It was familiar with dried meats and tongues, possessing an extraordinary flavour of rope yarn.
If you touch a rope yarn of this ship, I shall board instantly.
To secure the falls of a tackle together by means of spun yarn, rope yarn, or any lashing wound round them.
I did not know the center of effort in her sails, except as it hit me in practice at sea, nor did I care a rope yarn about it.
Carteret begged in vain for a rope yarn, a forge, and various things which his experience told him would be indispensable.
As an afterthought, he fastened the blanket with a piece of rope yarn, so that Jerry was as if tied in a sack.
These tackles I passed through a ring-bolt to ease the strain, which pulled me this way and that like a rope yarn.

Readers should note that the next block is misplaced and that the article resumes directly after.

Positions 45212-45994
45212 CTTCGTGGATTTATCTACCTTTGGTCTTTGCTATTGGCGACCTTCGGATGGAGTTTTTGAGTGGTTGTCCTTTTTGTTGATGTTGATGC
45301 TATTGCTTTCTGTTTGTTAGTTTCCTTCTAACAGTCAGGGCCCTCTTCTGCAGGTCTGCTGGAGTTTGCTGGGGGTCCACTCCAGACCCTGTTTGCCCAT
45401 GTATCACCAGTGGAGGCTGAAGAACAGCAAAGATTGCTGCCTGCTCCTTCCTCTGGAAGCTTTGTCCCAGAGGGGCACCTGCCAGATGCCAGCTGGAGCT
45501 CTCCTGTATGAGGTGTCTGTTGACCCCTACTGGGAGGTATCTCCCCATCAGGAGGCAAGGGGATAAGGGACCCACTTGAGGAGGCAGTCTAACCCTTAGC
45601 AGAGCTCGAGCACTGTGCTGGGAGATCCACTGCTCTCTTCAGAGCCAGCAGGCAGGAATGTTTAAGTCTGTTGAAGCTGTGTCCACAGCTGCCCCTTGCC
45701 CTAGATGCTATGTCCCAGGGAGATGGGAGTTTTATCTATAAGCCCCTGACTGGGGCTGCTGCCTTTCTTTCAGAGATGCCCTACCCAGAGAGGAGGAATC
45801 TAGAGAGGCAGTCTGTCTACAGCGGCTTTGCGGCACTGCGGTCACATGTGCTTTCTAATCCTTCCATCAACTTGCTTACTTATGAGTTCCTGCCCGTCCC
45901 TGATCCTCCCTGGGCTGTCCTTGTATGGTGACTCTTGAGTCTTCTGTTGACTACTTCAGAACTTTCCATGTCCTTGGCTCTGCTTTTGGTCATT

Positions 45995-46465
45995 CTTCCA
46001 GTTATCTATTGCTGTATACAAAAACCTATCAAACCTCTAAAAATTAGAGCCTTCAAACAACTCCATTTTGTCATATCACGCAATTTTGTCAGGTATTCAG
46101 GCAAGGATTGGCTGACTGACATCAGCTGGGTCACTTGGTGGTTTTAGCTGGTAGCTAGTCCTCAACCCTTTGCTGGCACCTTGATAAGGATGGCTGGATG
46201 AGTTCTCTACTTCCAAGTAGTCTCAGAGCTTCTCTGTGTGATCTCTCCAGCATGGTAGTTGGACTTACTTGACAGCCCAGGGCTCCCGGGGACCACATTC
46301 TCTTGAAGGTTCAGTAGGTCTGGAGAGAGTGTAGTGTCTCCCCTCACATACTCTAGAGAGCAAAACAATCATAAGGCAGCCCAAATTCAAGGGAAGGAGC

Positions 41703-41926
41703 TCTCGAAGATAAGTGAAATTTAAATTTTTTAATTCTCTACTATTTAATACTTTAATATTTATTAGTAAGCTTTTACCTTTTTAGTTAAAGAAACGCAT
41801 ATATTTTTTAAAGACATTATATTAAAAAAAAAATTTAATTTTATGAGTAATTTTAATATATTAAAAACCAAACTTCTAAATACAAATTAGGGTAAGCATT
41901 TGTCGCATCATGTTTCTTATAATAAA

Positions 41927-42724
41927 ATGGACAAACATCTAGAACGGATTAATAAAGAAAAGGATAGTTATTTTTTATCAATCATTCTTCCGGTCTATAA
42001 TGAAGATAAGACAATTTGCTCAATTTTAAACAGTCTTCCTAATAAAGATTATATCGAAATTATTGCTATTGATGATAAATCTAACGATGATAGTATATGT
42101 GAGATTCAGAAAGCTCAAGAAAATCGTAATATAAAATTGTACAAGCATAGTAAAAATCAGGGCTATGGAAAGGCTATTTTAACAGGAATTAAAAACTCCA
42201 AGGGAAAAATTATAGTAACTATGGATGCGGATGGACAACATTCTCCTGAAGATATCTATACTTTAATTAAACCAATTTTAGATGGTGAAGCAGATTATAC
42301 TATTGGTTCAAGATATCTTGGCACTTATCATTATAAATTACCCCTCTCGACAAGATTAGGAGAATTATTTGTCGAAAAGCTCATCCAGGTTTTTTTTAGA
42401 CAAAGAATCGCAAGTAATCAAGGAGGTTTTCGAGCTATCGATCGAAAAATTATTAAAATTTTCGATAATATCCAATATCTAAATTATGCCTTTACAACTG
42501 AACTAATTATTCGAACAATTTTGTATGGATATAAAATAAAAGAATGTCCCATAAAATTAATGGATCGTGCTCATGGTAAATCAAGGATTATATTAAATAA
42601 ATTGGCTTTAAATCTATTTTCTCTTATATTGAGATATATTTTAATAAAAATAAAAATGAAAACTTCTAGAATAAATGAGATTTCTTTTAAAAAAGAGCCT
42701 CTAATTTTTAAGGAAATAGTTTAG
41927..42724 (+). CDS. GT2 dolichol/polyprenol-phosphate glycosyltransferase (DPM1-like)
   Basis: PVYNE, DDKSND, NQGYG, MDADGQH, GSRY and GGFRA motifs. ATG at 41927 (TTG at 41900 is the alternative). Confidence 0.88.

We untied the rope yarn and the paper fell upon the table; we opened it out, wondering what message could be written on it.
Old English gearn "spun fiber," from Proto-Germanic *garnan (cf. Old Norse, Old High German, German garn, Middle Dutch gaern, Dutch garen "yarn"), from PIE root *ghere- "intestine, gut, entrail" (cf. Old Norse gorn "gut," Sanskrit hira "vein; entrails," Latin hernia "rupture," Greek khorde "intestine, gut-string," Lithuanian zarna "gut"). The phrase to spin a yarn "to tell a story" is first attested 1812, from a sailors' expression, on notion of telling stories while engaged in sedentary work such as yarn-twisting.
Found only in 1 Kings 10:28, 2 Chr. 1:16. The Heb. word mikveh, i.e., "a stringing together," so rendered, rather signifies a host, or company, or a string of horses. The Authorized Version has: "And Solomon had horses brought out of Egypt, and linen yarn: the king's merchants received the linen yarn at a price;" but the Revised Version correctly renders: "And the horses which Solomon had were brought out of Egypt; the king's merchants received them in droves, each drove at a price."